If, for example, an ordinary employer outside of the health care industry has a commercial health plan for active employees, and that employer also uses a Medicare Advantage group plan to cover retirees, it’s possible that the Section 1557 requirements could apply to the active employee plan, Leeds said.

See also: LGBT community eyes PPACA’s anti-discrimination provisions


2. Leeds is not sure whether the requirements will really lead to major changes for providers of dental coverage, vision coverage, disability coverage and other excepted benefits.

HHS officials may have raised some eyebrows simply by stating explicitly that the final rule applies to excepted benefits.

The guiding principle is that Section 1557 implements basic civil rights, and that basic civil rights should apply in all circumstances, not only when people buy certain types of insurance, Leeds said.

Issuers of individual long-term care insurance (LTCI) have been trying to lower LTCI prices for men, who are typically less likely to use LTCI benefits than women, by using gender-priced prices.

Leeds said he has not had much experience with individual LTCI.

In the employer market, he said, he does not think he has run into many insurers or employer-sponsored plans that have used pricing structures or benefit plan design features that would violate the Section 1557 standards.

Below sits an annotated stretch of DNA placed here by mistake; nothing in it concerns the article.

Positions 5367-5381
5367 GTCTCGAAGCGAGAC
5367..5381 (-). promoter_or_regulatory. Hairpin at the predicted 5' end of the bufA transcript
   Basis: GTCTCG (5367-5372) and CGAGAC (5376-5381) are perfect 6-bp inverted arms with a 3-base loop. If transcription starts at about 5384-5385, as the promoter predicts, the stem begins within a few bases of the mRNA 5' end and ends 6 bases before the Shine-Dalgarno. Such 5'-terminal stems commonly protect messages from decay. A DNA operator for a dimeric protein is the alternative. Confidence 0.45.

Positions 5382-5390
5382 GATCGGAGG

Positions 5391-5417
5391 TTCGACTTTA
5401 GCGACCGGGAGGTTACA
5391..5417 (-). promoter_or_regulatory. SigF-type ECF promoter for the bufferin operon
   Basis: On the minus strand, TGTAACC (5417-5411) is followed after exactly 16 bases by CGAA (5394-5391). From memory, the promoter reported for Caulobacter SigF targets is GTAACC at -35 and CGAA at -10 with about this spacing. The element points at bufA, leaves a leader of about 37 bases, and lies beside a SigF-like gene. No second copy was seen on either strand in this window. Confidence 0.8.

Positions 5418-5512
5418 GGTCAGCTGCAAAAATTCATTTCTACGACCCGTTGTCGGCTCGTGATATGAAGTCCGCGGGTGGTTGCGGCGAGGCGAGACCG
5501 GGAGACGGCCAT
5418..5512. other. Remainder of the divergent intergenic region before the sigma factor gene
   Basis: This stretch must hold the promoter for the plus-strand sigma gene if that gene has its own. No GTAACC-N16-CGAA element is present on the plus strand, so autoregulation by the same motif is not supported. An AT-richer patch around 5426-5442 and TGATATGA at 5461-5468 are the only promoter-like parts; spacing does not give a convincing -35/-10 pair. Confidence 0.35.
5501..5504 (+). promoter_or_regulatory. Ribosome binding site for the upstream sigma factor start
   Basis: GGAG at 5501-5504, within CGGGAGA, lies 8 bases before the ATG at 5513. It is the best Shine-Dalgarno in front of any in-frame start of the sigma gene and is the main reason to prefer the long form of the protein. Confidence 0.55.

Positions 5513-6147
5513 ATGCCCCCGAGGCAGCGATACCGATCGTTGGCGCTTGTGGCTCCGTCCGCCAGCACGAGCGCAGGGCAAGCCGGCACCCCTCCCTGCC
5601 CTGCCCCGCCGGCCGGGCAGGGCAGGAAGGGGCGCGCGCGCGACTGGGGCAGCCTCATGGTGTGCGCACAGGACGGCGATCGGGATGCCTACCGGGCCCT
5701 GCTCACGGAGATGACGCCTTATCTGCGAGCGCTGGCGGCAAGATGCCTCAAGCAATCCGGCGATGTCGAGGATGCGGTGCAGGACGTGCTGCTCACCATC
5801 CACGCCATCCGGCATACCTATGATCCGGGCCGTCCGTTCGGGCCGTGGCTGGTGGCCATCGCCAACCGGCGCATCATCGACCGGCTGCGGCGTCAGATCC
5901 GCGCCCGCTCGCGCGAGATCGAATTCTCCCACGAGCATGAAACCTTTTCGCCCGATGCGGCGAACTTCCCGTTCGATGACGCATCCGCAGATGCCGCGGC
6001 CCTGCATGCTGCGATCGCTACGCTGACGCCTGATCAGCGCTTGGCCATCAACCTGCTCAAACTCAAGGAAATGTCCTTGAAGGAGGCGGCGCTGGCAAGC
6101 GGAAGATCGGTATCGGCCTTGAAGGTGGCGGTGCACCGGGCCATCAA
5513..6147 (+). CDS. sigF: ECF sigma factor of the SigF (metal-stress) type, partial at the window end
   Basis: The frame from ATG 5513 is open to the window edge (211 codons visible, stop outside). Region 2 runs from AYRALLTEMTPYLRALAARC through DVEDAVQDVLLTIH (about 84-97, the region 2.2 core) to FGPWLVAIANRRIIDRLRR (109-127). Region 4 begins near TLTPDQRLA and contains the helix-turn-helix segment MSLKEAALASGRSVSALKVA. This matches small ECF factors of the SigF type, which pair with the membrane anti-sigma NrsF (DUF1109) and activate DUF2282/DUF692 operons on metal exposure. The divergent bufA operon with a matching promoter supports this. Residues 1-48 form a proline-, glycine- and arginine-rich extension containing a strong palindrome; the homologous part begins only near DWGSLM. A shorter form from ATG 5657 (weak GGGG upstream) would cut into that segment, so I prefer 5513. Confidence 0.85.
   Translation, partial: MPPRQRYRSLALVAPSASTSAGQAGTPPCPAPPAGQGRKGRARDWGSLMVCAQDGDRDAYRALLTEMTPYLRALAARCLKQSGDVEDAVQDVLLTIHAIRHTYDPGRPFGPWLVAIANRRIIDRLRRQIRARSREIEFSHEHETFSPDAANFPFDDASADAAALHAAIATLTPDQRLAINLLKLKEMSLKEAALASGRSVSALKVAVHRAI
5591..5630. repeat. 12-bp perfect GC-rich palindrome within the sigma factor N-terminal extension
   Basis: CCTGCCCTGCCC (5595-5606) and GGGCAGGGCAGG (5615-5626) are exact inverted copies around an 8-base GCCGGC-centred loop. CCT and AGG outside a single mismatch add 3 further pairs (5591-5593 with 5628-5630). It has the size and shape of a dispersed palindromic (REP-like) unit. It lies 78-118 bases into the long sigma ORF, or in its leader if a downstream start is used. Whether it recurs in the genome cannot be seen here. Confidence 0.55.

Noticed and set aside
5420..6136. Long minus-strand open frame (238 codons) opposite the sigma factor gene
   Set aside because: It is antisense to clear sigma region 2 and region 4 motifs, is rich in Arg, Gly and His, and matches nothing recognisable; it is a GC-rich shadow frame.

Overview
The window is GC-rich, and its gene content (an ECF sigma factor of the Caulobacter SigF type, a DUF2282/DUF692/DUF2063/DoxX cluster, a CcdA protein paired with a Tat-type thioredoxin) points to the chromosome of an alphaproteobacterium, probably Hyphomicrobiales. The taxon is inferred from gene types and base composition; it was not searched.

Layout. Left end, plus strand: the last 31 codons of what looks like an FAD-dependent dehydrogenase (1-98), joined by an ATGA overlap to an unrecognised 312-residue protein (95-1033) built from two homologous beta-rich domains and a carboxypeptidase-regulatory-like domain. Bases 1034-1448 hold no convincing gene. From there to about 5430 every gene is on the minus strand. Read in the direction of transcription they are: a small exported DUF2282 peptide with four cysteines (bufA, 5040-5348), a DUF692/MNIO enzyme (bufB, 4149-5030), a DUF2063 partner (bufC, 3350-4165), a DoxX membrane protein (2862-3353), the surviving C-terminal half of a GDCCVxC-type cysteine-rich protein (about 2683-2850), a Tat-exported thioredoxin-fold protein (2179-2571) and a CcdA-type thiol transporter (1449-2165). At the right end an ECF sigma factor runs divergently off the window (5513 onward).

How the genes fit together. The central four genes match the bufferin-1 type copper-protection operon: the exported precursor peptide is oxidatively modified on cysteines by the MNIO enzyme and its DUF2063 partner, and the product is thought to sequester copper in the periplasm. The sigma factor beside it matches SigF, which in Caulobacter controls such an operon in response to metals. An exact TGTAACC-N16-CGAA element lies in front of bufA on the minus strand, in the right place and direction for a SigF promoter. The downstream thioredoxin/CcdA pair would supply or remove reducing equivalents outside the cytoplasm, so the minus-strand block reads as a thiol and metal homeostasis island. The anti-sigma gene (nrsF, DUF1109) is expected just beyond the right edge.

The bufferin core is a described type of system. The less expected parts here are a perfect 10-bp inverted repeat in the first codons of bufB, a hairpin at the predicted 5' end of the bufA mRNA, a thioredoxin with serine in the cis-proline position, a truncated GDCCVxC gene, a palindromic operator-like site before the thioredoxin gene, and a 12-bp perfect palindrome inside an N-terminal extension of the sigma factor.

Employers have been complying with many other state and federal anti-discrimination regulations for years, and their dental plans and disability plans reflect that, Leeds said. 

See also: Dental And Vision Are Being Bundled More


3. Leeds suspects that meeting the new language access requirements could be much more of a headache than dealing with the current Summary of Benefits and Coverage language access requirements.

In the new final rule, HHS requires any entities that are covered to include Section 1557 nondiscrimination notices in long communications with consumers.

HHS is supposed to develop an English-language nondiscrimination notice, and translated versions of the notice in at least 15 other languages.

A covered entity is supposed to post “tagline links” written in each of 15 non-English languages on the entity’s home page and in connection with long publications. The link is supposed to take a consumer to a full-text tagline that explains how a consumer can get language assistance services.

A brief home-page tagline could, for example, take a user to a link to a website aimed at speakers of Haitian Creole.

When a community sends out short communications, it can include just two non-English taglines.

Whether a covered entity posts 15 taglines or two, the languages used are supposed to be based on the number of people in a state who speak the language. A covered entity can’t simply post taglines in Chinese and French because the owner happens to know Chinese and French.

PPACA and PPACA regulations already require plans and insurers to provide language assistance services in connection with Summary of Benefits and Coverage notices, but the SBC language access requirement is a relatively limited requirement, Leeds said.

The Section 1557 language access standards appear to create an ongoing requirement for plans to post non-English language services taglines, Leeds said.

“That’s a much bigger scope of requirement,” Leeds said. 

See also:

Insurers can’t deny gender transition treatment under U.S. plan

PPACA exchange Web health brokers: 150 languages?